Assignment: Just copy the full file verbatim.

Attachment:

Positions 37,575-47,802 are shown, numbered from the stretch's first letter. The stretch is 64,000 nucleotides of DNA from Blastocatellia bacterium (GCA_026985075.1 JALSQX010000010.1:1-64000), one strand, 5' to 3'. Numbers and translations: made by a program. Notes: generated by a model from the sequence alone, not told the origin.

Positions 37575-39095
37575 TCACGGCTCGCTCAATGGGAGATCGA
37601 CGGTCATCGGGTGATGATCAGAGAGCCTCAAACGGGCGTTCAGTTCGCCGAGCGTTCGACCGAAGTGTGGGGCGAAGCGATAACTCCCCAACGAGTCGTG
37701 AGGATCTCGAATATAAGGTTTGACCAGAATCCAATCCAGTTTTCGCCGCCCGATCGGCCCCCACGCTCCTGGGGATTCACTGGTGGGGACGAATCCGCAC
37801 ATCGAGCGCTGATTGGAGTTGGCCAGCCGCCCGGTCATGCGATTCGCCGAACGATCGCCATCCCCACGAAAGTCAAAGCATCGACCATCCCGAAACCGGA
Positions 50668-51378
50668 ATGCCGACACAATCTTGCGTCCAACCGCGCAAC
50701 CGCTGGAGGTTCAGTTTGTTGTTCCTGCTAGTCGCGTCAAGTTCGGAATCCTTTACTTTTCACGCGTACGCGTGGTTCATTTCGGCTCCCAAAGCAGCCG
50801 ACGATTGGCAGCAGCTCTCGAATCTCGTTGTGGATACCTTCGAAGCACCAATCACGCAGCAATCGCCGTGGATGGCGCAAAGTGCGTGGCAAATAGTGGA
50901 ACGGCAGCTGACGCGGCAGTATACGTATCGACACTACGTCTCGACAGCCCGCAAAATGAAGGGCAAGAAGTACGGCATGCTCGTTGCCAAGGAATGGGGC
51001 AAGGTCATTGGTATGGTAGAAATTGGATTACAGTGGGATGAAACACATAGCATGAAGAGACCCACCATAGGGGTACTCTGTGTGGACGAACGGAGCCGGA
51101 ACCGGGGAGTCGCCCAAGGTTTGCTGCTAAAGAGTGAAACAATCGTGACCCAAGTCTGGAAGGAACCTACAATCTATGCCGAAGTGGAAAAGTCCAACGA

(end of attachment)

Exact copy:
Positions 37,575-47,802 are shown, numbered from the stretch's first letter. The stretch is 64,000 nucleotides of DNA from Blastocatellia bacterium (GCA_026985075.1 JALSQX010000010.1:1-64000), one strand, 5' to 3'. Numbers and translations: made by a program. Notes: generated by a model from the sequence alone, not told the origin.

Positions 37575-39095
37575 TCACGGCTCGCTCAATGGGAGATCGA
37601 CGGTCATCGGGTGATGATCAGAGAGCCTCAAACGGGCGTTCAGTTCGCCGAGCGTTCGACCGAAGTGTGGGGCGAAGCGATAACTCCCCAACGAGTCGTG
37701 AGGATCTCGAATATAAGGTTTGACCAGAATCCAATCCAGTTTTCGCCGCCCGATCGGCCCCCACGCTCCTGGGGATTCACTGGTGGGGACGAATCCGCAC
37801 ATCGAGCGCTGATTGGAGTTGGCCAGCCGCCCGGTCATGCGATTCGCCGAACGATCGCCATCCCCACGAAAGTCAAAGCATCGACCATCCCGAAACCGGA
Positions 50668-51378
50668 ATGCCGACACAATCTTGCGTCCAACCGCGCAAC
50701 CGCTGGAGGTTCAGTTTGTTGTTCCTGCTAGTCGCGTCAAGTTCGGAATCCTTTACTTTTCACGCGTACGCGTGGTTCATTTCGGCTCCCAAAGCAGCCG
50801 ACGATTGGCAGCAGCTCTCGAATCTCGTTGTGGATACCTTCGAAGCACCAATCACGCAGCAATCGCCGTGGATGGCGCAAAGTGCGTGGCAAATAGTGGA
50901 ACGGCAGCTGACGCGGCAGTATACGTATCGACACTACGTCTCGACAGCCCGCAAAATGAAGGGCAAGAAGTACGGCATGCTCGTTGCCAAGGAATGGGGC
51001 AAGGTCATTGGTATGGTAGAAATTGGATTACAGTGGGATGAAACACATAGCATGAAGAGACCCACCATAGGGGTACTCTGTGTGGACGAACGGAGCCGGA
51101 ACCGGGGAGTCGCCCAAGGTTTGCTGCTAAAGAGTGAAACAATCGTGACCCAAGTCTGGAAGGAACCTACAATCTATGCCGAAGTGGAAAAGTCCAACGA